But there is a higher light still, not the light by which man “gives names” and forms concepts, with the aid of the active intelligence, but the dark light in which no names are given, in which God confronts man not through the medium of things, but in His own simplicity. The union of the simple light of God with the simple light of man’s spirit, in love, is contemplation. The two simplicities are one. They form, as it were, an emptiness in which there is no addition but rather the taking away of names, of forms, of content, of subject matter, of identities. In this meeting there is not so much a fusion of identities as a disappearance of identities.
The Bible speaks of this very simply: “In the breeze after noon God came to walk with Adam in paradise.” It is after noon, in the declining light of created day. In the free emptiness of the breeze that blows from where it pleases and goes where no one can estimate, God and man are together, not speaking in words, or syllables or forms. And that was the meaning of creation and of Paradise.
But there was more. The Word of God Himself was the “firstborn of every creature.” He “in Whom all things consist” was not only to walk with man in the breeze after noon, but would also become Man, and dwell with man as a brother. The Lord would not only love His creation as a Father, but He would enter into His creation, emptying Himself, hiding Himself, as if He were not God but a creature.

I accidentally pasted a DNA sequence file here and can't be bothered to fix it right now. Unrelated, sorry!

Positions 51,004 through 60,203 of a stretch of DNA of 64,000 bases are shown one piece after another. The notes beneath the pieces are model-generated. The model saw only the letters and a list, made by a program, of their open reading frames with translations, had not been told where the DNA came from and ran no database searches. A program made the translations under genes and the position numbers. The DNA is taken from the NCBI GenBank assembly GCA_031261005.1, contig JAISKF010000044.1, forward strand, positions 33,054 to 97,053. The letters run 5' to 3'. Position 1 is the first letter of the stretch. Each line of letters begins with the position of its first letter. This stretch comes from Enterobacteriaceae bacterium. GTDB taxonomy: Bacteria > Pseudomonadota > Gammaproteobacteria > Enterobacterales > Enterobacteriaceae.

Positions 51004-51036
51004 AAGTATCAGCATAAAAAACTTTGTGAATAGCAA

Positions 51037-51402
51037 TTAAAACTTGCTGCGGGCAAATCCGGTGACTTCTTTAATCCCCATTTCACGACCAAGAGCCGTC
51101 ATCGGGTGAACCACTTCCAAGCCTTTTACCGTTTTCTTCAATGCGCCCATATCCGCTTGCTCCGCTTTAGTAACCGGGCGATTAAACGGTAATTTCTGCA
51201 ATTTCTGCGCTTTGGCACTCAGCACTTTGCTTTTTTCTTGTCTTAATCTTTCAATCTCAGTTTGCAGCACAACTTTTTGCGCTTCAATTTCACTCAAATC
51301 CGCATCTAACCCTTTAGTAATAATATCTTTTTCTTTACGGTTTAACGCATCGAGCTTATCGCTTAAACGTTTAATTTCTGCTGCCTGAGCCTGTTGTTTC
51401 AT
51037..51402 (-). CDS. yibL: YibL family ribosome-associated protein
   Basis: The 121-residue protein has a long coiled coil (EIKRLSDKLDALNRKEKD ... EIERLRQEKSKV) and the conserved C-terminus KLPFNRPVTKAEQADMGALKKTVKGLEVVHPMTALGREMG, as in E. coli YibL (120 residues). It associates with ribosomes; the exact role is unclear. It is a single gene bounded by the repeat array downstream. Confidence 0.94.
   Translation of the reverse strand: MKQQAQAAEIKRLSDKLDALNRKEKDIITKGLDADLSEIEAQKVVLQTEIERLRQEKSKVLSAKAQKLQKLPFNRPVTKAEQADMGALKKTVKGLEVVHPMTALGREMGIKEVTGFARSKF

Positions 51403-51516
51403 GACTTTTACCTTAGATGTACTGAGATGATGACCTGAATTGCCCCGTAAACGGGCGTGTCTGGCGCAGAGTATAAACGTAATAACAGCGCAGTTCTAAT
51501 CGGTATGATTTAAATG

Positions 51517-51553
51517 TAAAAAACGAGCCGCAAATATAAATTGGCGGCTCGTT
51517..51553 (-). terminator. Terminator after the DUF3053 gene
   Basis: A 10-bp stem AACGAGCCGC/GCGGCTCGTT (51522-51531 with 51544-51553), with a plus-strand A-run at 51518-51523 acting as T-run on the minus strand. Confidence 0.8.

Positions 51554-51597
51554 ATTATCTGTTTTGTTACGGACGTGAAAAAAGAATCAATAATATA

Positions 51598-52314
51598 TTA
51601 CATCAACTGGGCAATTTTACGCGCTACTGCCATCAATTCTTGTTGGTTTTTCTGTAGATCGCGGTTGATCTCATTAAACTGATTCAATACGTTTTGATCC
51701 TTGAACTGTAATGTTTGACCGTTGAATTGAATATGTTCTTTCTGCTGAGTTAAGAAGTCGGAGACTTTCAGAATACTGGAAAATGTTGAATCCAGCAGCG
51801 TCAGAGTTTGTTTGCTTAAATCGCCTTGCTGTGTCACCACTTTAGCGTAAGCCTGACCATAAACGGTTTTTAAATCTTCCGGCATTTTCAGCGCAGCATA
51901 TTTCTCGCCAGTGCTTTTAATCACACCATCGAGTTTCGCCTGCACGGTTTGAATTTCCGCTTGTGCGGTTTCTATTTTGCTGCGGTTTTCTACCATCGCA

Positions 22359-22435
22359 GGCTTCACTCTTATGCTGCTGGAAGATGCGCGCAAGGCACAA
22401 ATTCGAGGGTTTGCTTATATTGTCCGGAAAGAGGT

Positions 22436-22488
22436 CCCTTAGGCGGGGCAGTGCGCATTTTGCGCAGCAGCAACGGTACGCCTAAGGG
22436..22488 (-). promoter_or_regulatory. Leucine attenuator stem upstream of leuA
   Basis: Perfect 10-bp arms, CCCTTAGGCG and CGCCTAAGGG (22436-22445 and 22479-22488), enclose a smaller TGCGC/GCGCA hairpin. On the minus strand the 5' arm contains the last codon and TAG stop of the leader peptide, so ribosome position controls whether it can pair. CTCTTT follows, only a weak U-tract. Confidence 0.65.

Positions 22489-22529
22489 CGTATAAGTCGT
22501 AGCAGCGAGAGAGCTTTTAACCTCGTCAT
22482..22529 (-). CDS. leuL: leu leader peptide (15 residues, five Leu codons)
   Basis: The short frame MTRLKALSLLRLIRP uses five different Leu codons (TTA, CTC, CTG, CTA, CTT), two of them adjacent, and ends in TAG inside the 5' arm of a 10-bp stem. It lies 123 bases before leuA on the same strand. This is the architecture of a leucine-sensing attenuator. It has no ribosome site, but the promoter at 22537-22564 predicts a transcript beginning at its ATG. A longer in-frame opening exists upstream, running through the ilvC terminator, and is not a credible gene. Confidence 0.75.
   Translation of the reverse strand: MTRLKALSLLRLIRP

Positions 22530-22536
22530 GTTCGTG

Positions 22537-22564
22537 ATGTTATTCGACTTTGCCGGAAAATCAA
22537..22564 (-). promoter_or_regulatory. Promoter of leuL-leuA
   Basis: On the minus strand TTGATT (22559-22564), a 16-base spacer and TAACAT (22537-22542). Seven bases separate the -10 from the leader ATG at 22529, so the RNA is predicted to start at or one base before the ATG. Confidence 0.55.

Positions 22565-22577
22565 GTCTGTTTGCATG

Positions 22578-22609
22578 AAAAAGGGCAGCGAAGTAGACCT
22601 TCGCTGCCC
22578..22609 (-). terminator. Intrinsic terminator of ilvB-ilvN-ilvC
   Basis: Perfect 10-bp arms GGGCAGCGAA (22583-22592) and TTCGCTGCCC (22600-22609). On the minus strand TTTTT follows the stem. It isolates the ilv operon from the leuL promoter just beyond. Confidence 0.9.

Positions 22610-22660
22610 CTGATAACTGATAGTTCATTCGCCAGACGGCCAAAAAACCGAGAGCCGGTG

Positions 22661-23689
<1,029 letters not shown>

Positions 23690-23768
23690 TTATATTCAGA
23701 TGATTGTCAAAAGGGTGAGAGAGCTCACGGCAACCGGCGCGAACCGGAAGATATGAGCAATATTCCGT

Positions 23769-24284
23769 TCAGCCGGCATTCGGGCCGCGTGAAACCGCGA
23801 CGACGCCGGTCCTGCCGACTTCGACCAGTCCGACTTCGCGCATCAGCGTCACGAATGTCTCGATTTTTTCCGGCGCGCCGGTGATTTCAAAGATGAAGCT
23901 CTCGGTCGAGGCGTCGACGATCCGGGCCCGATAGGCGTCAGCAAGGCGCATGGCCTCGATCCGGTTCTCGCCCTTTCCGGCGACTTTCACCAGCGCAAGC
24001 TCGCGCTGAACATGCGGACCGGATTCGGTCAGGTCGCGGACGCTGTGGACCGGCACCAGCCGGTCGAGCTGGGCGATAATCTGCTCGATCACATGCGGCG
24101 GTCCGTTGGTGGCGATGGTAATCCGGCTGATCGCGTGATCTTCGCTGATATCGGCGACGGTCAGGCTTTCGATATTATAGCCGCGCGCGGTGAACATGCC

Why should He do this? Because He loved His creatures, and because He could not bear that His creatures should merely adore Him as distant, remote, transcendent and all powerful. This was not the glory that He sought, for if He were merely adored as great, His creatures would in their turn make themselves great and lord it over one another.
For where there is a great God, then there are also god-like men, who make themselves kings and masters. And if God were merely a great artist who took pride in His creation, then men too would build cities and palaces and exploit other men for their own glory. This is the meaning of the myth of Babel, and of the tower builders who would be “as Gods” with their hanging gardens, and with the heads of their enemies hanging in the gardens. For they would point to God and say: “He too is a great builder, and has destroyed all His enemies.”
So God became man. He took on the weakness and ordinariness of man, and He hid Himself, becoming an anonymous and unimportant man in a very unimportant place. And He refused at any time to Lord it over men, or to be a King, or to be a Leader, or to be a Reformer, or to be in any way Superior to His own creatures. He would be nothing else but their brother, and their counsellor, and their servant, and their friend.
From Thomas Merton, “The General Dance” in “New Seeds of Contemplation”